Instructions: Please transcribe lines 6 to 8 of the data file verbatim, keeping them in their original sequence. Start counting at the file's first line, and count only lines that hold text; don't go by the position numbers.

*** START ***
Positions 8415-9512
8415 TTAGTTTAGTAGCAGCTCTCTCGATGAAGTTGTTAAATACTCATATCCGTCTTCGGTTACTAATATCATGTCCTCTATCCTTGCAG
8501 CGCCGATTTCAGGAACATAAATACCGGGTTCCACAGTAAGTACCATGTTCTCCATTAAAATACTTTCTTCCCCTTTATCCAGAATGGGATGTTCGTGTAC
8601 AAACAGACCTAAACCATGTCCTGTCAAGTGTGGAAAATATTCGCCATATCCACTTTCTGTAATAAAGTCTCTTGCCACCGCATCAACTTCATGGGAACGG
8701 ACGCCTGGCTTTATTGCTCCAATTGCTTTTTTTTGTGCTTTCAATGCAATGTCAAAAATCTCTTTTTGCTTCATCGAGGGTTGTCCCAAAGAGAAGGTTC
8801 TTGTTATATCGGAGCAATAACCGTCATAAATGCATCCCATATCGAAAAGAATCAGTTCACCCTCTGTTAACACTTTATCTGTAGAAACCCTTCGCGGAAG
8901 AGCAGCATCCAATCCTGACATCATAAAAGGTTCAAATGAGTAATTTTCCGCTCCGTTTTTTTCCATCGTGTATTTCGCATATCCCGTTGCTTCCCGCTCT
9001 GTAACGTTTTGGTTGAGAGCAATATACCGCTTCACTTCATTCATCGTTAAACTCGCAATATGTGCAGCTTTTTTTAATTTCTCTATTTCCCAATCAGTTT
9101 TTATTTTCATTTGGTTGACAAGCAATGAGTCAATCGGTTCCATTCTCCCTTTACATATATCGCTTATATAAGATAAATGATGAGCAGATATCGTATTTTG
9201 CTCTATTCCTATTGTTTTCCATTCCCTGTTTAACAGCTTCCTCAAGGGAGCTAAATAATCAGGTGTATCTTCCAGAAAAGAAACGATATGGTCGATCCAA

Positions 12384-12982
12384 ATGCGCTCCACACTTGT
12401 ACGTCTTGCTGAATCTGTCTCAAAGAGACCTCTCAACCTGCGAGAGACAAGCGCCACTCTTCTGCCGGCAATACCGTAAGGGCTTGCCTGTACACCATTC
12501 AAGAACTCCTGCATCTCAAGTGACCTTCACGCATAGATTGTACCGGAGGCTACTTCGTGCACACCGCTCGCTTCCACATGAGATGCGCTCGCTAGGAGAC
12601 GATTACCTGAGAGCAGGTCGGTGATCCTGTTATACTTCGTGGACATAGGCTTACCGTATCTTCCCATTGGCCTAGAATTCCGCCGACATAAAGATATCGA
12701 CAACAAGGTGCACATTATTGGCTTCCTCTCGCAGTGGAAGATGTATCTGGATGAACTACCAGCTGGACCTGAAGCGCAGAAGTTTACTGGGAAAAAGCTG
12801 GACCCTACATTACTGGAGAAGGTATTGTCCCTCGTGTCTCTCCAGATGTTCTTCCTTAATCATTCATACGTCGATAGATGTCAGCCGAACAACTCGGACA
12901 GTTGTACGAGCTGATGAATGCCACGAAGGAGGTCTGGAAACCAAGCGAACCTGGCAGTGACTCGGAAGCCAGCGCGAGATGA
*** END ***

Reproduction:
8801 TTGTTATATCGGAGCAATAACCGTCATAAATGCATCCCATATCGAAAAGAATCAGTTCACCCTCTGTTAACACTTTATCTGTAGAAACCCTTCGCGGAAG
8901 AGCAGCATCCAATCCTGACATCATAAAAGGTTCAAATGAGTAATTTTCCGCTCCGTTTTTTTCCATCGTGTATTTCGCATATCCCGTTGCTTCCCGCTCT
9001 GTAACGTTTTGGTTGAGAGCAATATACCGCTTCACTTCATTCATCGTTAAACTCGCAATATGTGCAGCTTTTTTTAATTTCTCTATTTCCCAATCAGTTT